The author then suggests to move the baby to a small table and chair where they can eat independently. But I’m not keen on that idea as the child then doesn’t eat with the rest of the family.
By sitting your baby on your lap they see how you and other members of the family eat and behave at the table. You are their role model in everything including this.
At mealtimes I sat at the table with Ben sitting on my left leg, my left arm around his back, and left hand on the table. This meant I could only eat with my free hand, my right hand. But if I needed to move my left arm away to use both hands, I made sure he wouldn’t fall by clamping one of his legs between my thighs.
We always had something on our plates that Ben could eat with fingers or a spoon. Mashed vegetables, scrambled eggs, pasta, beans, mince, rice, peas and corn are some examples. (Read up on “Baby Led Weaning” if the idea of starting your baby on whole foods instead of puree is new to you.) Sometimes we put things he could eat on the table itself, sometimes on a small side plate.
We did this for about 10 months. Eating out in a restaurant or with family was never a problem because he was used to sitting on our laps. And it’s even less of a problem now. When Ben was about 16 months he moved from our laps to a regular dining chair. At that age he was tall enough to climb up and down from the chair by himself, and on his knees he is the right height to eat comfortably at the table.
In my opinion, high chairs cause more problems than they solve.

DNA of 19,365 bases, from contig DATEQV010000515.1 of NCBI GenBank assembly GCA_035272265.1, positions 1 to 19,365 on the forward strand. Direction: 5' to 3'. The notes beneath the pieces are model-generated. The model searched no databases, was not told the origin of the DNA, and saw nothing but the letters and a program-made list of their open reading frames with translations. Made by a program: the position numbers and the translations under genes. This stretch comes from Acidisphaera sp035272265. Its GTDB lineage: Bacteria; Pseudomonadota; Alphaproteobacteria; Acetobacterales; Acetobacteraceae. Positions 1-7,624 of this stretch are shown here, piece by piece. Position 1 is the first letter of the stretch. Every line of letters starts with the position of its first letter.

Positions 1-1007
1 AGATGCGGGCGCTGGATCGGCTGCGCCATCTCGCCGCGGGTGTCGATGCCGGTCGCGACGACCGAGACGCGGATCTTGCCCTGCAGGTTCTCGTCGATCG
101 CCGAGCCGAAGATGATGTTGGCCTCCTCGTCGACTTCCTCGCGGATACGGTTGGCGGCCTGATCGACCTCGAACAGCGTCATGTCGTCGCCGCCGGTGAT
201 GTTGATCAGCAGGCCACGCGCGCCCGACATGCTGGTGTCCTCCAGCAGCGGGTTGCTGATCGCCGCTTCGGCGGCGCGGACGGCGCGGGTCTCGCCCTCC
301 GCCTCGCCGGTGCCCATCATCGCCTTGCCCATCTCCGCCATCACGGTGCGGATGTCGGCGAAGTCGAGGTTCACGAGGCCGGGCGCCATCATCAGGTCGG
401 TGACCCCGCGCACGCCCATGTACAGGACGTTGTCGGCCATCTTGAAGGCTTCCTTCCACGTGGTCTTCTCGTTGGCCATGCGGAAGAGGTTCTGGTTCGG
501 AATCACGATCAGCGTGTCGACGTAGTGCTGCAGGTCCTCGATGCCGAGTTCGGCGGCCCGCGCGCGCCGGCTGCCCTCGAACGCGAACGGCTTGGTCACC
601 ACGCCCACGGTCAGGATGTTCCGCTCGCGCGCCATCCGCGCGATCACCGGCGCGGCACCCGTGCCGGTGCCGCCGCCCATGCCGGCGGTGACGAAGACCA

Anecdotally, I know that mothers often struggle with keeping their babies/toddlers in the high chair. A quick google search and you’ll see hundreds of mums/dads on forums trying to find out how to keep their toddler in their highchair… “My baby hates his high chair. What do I do?!”
Dr Sears’ solution to this problem looks a lot like what we’ve done with Ben since he started eating solids:
Let baby enjoy the lap of luxury. If your child refuses to get in or stay in his high-chair, let him sit on your lap and eat off your plate. If baby begins messing with your food, place a few morsels of food on the table between baby and plate to direct his attention away from your dinner.
Sitting on our laps, Ben was quite content during meals. The exception would be if he was tired. Mealtimes were then rushed and over in 5 or 10 minutes.
High chairs can also be a dangerous fall hazard. A high chair is much higher than a regular chair, and it’s a long way for a baby to fall. In late 2013 a study came out in the US that found about 9,400 high chair-related injuries were treated annually in U.S. emergency rooms. Falling out of the chair accounted for almost 93 percent of the injuries.
Our son never fell while sitting on our laps.
Looking back, I’m glad we didn’t use a high chair. I don’t think that they are an essential item for raising a baby. Useful and convenient? Maybe. But essential? No.
So if you’re looking for a practical alternative to a high chair, one that’s safe, portable, comfortable, free… Well, you have one already: Your lap.
If you never used a high chair to feed your baby I’d love to hear from you. Why did you not use a high chair? What did you do instead? What problems did/didn’t you have as a result?
Also, if you know of any resources/articles on the internet that talk about this topic I’d be grateful if you could post a link in the comment section below.